Half a croissant, on a plate, with a sign in front of it saying '50c'
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Flavored IV fluids

A spoonful of sugar.
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Generally, we taste things external to the tongue. However, it is clearly possible for the taste receptors to respond to stimuli that have nothing to do with what is in the mouth. Garlic breath, for example, involves molecules produced fron digestion which circulate in the blood. Likewise alcohol. It can be tough to distinguish the lingering taste of something you have eaten and persistent in the mouth from something you have in your blood. I recall various efforts to toothbrush away flavored schnapps. Although these things are perceived as tastes, many must be smells given the limited repetoire of taste buds.

If this is the case, one could cut the mouith out of the loop. I propose that flavorants be added to IV fluid. One could then taste without using the mouth. This would add some variety for people who have had surgery and cannot eat. Some people live on food by vein and this would liven things up for them as well.

This approach might have unforseen benefits. It may well be that there are taste receptors elsewhere in the body used by the body for purposes other than food choice. Example: sweet taste receptors in the lung. Maybe this accounts for some health effects of strongly flavored herbs / foods?

bungston, Oct 29 2010

Taste receptors in lungs https://www.science...10/101024144132.htm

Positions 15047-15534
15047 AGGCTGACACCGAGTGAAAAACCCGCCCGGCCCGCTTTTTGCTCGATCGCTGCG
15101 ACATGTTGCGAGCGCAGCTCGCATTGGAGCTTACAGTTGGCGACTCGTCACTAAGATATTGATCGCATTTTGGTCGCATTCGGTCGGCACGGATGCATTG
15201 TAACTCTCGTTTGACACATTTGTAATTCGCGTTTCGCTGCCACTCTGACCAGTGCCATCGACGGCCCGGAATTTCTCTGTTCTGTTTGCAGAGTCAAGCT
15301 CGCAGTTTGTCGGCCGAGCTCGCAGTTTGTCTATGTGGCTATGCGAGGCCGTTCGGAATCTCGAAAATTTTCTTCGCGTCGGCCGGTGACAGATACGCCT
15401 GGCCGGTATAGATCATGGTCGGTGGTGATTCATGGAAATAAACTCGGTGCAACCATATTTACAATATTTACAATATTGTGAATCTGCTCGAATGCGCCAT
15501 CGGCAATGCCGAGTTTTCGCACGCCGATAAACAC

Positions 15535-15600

Appears to be bitter only [lurch, Oct 29 2010, last modified Apr 04 2016]

... and in the brain http://books.google...v=onepage&q&f=false
Unfortunately, everything tastes disgusting to the area postrema. [mouseposture, Oct 31 2010]

[link]






       Your first problem was the decision to consume flavored schnapps.   

       I spoke with a fellow whose "friends" put whiskey in his IV drip. He said he could taste it.
normzone, Oct 29 2010
  

       There are a bucketload of receptors used for smell. But the body is very Macgyver with receptors; mutation might plug one into some new place where it is adaptive. One could look using in situ hybridization for RNA expression of various taste and smell receptors to see what other tissues express them.
bungston, Oct 29 2010
  

       Thiopentone smells like garlic and often gives patients a garlic taste in their mouth, but they're never awake long enough to appreciate it much. I've often wondered what lamb would taste like if the animal had been 'put to sleep' with it.
shudderprose, Oct 31 2010
  
      
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